Co-Sleeping Safety Guidelines

Latest update: January 28, 2019

Author: Heidi Holvoet, PhD
Medical fact-check: Dr Leah Alexander, M.D., F.A.A.P.

Disclaimer: Unsafe co-sleeping can kill your baby. The author(s) of this article are not responsible for your child's safety: applying these guidelines properly and appropriately for your unique situation, and ensuring your baby's safety is your own responsibility (full disclaimer).

You've probably heard the warnings about not taking baby into the family bed, because of the risk of SIDS. It's true that babies have died in the family bed, though experts like Dr. McKenna say that those do not occur more than in the own crib. And, in most cases, the co-sleeping was done in unsafe conditions.

I recommend you read the article Co-Sleeping, Room-Sharing, and Bed-Sharing on Kidshealth.org. It gives an excellent overview and recommends 'crib in room' or 'a safe sidecar crib cosleeper arrangement' as safe cosleeping options.

I know that regardless of which side of the experts are correct, there will be times and situations when babies are taken into the family bed. UNICEF data tell us that by the age of 3 months old, about half of all babies will have slept in their parents' bed, whether intended or not[2]. We must make sure that IF that happens for you, it happens in the utmost awareness and with the best safety guidelines very carefully followed through.

So, whenever you take your baby in bed with you - even if it's just for a little while - or you know you might end up falling asleep: make sure it's 100% safe for your baby! If you're unsure about safety, don't co-sleep. Also, never doze off with your baby on the sofa or couch or similar, that is always unsafe.

Tip! Dr. James J. McKenna's book, Sleeping with Your Baby: A Parent's Guide to Cosleeping, combines well researched facts with every day practical advice to help you make co-sleeping a wonderful and safe experience.

Co-Sleeping Safety Guidelines

These safety guidelines are in line with what's advised by the AAP and UNICEF[2].

  • Only cosleep with a healthy child: a baby who has any issue, whether it is motor skills, breathing problems, digestion problems, is premature or light-weight, etc. may not react promptly enough when in trouble.
  • Arm's Reach Cosleeper Bassinet

  • Standard crib safety guidelines apply: baby sleeps on a firm surface (please be aware that most adult mattresses are not firm enough to meet the standards for safe baby mattresses so only allow you baby in your bed if your mattress is baby-mattress firm), without anything around her (no toys, cuddly animals, blankies, ...). Make sure she is never too hot and there is no smoking near her or the bedroom, ever.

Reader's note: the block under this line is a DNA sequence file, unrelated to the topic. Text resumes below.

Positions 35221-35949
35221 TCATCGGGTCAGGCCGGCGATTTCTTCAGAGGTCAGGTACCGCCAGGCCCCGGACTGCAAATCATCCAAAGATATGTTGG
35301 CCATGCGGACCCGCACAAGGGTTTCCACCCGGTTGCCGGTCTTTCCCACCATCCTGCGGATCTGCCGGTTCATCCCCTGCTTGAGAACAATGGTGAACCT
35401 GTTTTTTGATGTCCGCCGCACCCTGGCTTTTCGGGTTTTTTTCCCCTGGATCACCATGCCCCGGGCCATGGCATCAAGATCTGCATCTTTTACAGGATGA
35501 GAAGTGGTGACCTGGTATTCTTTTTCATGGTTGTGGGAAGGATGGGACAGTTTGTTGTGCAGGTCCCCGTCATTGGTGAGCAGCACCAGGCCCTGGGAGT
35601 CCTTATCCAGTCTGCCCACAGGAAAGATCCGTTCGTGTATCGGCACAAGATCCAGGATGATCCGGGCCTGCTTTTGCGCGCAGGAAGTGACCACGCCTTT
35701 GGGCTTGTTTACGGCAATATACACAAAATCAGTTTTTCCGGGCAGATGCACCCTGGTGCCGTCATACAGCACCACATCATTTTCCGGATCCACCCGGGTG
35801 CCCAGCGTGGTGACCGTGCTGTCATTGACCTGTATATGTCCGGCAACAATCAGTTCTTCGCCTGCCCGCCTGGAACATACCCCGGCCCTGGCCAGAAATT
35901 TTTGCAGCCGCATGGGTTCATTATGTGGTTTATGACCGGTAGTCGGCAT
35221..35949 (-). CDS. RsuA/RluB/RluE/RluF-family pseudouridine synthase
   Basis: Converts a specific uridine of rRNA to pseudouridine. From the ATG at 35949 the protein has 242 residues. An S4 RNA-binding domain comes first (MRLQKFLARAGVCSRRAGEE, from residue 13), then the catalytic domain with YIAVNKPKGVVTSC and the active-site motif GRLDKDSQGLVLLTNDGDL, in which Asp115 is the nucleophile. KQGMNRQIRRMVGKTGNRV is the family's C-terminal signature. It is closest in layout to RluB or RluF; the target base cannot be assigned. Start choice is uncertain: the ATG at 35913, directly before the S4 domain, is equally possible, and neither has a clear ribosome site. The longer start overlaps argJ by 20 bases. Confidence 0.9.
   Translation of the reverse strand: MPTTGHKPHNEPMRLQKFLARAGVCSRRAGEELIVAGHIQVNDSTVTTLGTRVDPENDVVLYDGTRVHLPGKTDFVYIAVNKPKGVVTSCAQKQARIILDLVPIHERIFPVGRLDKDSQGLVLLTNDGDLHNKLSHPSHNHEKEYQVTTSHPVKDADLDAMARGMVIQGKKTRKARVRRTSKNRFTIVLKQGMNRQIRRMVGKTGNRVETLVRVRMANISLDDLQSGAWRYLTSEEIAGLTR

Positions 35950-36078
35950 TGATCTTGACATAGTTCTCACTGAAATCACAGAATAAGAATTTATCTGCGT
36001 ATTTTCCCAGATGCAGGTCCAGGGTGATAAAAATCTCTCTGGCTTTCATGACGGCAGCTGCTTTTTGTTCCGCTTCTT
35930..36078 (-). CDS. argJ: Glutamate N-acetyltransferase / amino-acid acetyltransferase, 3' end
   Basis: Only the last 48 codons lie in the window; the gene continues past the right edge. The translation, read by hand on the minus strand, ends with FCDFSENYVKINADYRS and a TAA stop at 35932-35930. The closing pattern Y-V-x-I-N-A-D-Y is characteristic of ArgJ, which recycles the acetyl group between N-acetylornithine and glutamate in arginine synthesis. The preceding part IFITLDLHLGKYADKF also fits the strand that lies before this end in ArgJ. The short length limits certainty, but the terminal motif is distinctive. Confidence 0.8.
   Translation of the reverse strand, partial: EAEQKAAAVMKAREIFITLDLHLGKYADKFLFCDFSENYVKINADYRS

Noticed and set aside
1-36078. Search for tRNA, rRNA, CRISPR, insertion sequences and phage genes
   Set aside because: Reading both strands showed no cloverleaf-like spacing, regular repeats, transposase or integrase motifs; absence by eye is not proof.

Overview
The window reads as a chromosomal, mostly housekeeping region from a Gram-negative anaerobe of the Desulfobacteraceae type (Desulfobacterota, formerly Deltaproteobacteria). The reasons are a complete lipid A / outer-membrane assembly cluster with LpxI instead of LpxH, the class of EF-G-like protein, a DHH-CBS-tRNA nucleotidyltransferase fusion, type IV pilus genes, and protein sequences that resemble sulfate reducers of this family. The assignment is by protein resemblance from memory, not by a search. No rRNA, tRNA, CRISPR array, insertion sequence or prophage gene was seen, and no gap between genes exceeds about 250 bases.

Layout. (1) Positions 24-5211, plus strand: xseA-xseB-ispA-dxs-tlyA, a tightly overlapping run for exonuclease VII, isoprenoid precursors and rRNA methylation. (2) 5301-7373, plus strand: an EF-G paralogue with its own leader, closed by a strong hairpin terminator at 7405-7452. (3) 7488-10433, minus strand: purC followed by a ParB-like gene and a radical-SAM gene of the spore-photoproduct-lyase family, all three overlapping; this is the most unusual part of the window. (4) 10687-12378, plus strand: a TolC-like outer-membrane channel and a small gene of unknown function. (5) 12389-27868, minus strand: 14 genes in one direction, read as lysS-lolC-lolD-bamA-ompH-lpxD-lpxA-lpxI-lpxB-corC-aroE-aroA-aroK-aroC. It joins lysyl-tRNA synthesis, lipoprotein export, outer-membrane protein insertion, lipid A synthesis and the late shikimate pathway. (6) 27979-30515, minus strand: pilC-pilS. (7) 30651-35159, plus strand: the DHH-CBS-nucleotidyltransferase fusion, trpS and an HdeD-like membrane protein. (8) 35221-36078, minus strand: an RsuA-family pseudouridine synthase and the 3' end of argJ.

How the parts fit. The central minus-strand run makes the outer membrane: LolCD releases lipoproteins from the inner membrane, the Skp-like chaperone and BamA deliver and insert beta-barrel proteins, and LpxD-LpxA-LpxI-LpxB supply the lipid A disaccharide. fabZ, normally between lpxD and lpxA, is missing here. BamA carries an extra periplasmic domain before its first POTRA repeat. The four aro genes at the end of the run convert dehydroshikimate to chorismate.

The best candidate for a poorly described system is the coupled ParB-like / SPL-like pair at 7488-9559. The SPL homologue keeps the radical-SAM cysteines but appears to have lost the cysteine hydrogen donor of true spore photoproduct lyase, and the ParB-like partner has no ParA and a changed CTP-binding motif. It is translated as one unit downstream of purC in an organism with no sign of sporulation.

• Prefer a standalone crib in your room, or a (safe!) sidecar cosleeper crib attached to your bed, over in-bed cosleeping for increased safety.
  • Make sure baby is safe in your bed: there is no crevice, wedge or other part of the bed where your baby could get stuck in or between. Don't cosleep in a water bed or on a very soft mattress baby sinks in.

    Co-Sleeping Safety

  • Ideally baby sleeps between mom's side and a wall or bed rail/bumper that prevents her from falling out. Especially when breastfeeding, as a mom you instinctively react better to the baby.
  • Baby's head is waaaay above your covers. Prefer to wear a warm top for yourself, and a wearable blanket for your baby. Then you only need a blanket or duvet from your waist down, that is tightly tucked in at your feet so it cannot come loose and move upward in bed.
  • NO smoking: do not co sleep when you or your partner smoke - that includes smoking outside of the house. Smoking and SIDS are too closely related.
  • Never sleep with your baby anywhere else than in your safe bed. Sofa's or couches are not safe - it is too easy for baby to slide off, or get stuck in a crevice or gap, or get smothered.
  • Do NOT cosleep when

    • you are overtired or exhausted (more on that below!)
    • you are ill
    • you drink alcohol in the hours before bedtime. Not even a small glass
    • you use drugs, ever
    • you are taking medicine. That includes those perceived as 'harmless' painkillers like paracetamol

Important! I'd like to repeat one of these guidelines: do not cosleep when you're overtired.

The thing is of course that this is exactly when so many parents start cosleeping, or end up cosleeping as I say. When you're so tired and desperate to get at least some sleep.

But unfortunately exactly when you are exhausted, you're less likely to wake up when your baby is in trouble. So be extra careful then and use the techniques on this website to help overcome both your and your baby's over-tiredness before considering cosleeping again.

Remember: consider a cosleeper bedside crib as the excellent safe cosleeping solution: you practically cosleep but your baby is safely in her own crib next to you.

Resources

[1] Parent-infant cosleeping: the appropriate context for the study of infant sleep and implications for sudden infant death syndrome (SIDS) research Sarah Mosko, James Mckenna, Lynn Hunt 2004 Journal of Behavioral Medicine 16 (6): 589–610.

[2] Unicef Co-sleeping and SIDS: A guide for health professionals https://www.unicef.org.uk/babyfriendly/wp-content/uploads/sites/2/2016/07/Co-sleeping-and-SIDS-A-Guide-for-Health-Professionals.pdf